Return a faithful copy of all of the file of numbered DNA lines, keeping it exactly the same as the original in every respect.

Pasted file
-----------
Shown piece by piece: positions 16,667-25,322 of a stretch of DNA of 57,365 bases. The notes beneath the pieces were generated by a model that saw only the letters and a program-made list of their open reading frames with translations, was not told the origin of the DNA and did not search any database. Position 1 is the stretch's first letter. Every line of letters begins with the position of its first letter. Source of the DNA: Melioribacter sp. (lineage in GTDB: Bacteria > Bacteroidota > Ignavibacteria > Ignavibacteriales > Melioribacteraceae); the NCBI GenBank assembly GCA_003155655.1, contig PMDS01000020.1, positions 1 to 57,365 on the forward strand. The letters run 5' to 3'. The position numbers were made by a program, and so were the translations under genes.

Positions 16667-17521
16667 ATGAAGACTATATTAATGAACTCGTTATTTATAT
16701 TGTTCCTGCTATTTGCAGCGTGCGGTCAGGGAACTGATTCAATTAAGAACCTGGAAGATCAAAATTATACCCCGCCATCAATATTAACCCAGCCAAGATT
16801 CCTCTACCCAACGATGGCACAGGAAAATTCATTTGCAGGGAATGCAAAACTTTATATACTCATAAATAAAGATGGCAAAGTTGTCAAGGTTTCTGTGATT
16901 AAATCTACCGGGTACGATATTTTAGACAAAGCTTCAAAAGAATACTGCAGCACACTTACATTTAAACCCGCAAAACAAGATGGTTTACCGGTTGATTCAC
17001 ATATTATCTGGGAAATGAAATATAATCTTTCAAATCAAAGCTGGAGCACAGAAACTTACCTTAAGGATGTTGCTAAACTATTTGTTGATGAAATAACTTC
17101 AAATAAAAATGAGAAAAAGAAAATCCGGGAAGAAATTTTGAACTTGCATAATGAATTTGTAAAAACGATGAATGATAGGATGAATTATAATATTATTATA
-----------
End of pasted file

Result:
Shown piece by piece: positions 16,667-25,322 of a stretch of DNA of 57,365 bases. The notes beneath the pieces were generated by a model that saw only the letters and a program-made list of their open reading frames with translations, was not told the origin of the DNA and did not search any database. Position 1 is the stretch's first letter. Every line of letters begins with the position of its first letter. Source of the DNA: Melioribacter sp. (lineage in GTDB: Bacteria > Bacteroidota > Ignavibacteria > Ignavibacteriales > Melioribacteraceae); the NCBI GenBank assembly GCA_003155655.1, contig PMDS01000020.1, positions 1 to 57,365 on the forward strand. The letters run 5' to 3'. The position numbers were made by a program, and so were the translations under genes.

Positions 16667-17521
16667 ATGAAGACTATATTAATGAACTCGTTATTTATAT
16701 TGTTCCTGCTATTTGCAGCGTGCGGTCAGGGAACTGATTCAATTAAGAACCTGGAAGATCAAAATTATACCCCGCCATCAATATTAACCCAGCCAAGATT
16801 CCTCTACCCAACGATGGCACAGGAAAATTCATTTGCAGGGAATGCAAAACTTTATATACTCATAAATAAAGATGGCAAAGTTGTCAAGGTTTCTGTGATT
16901 AAATCTACCGGGTACGATATTTTAGACAAAGCTTCAAAAGAATACTGCAGCACACTTACATTTAAACCCGCAAAACAAGATGGTTTACCGGTTGATTCAC
17001 ATATTATCTGGGAAATGAAATATAATCTTTCAAATCAAAGCTGGAGCACAGAAACTTACCTTAAGGATGTTGCTAAACTATTTGTTGATGAAATAACTTC
17101 AAATAAAAATGAGAAAAAGAAAATCCGGGAAGAAATTTTGAACTTGCATAATGAATTTGTAAAAACGATGAATGATAGGATGAATTATAATATTATTATA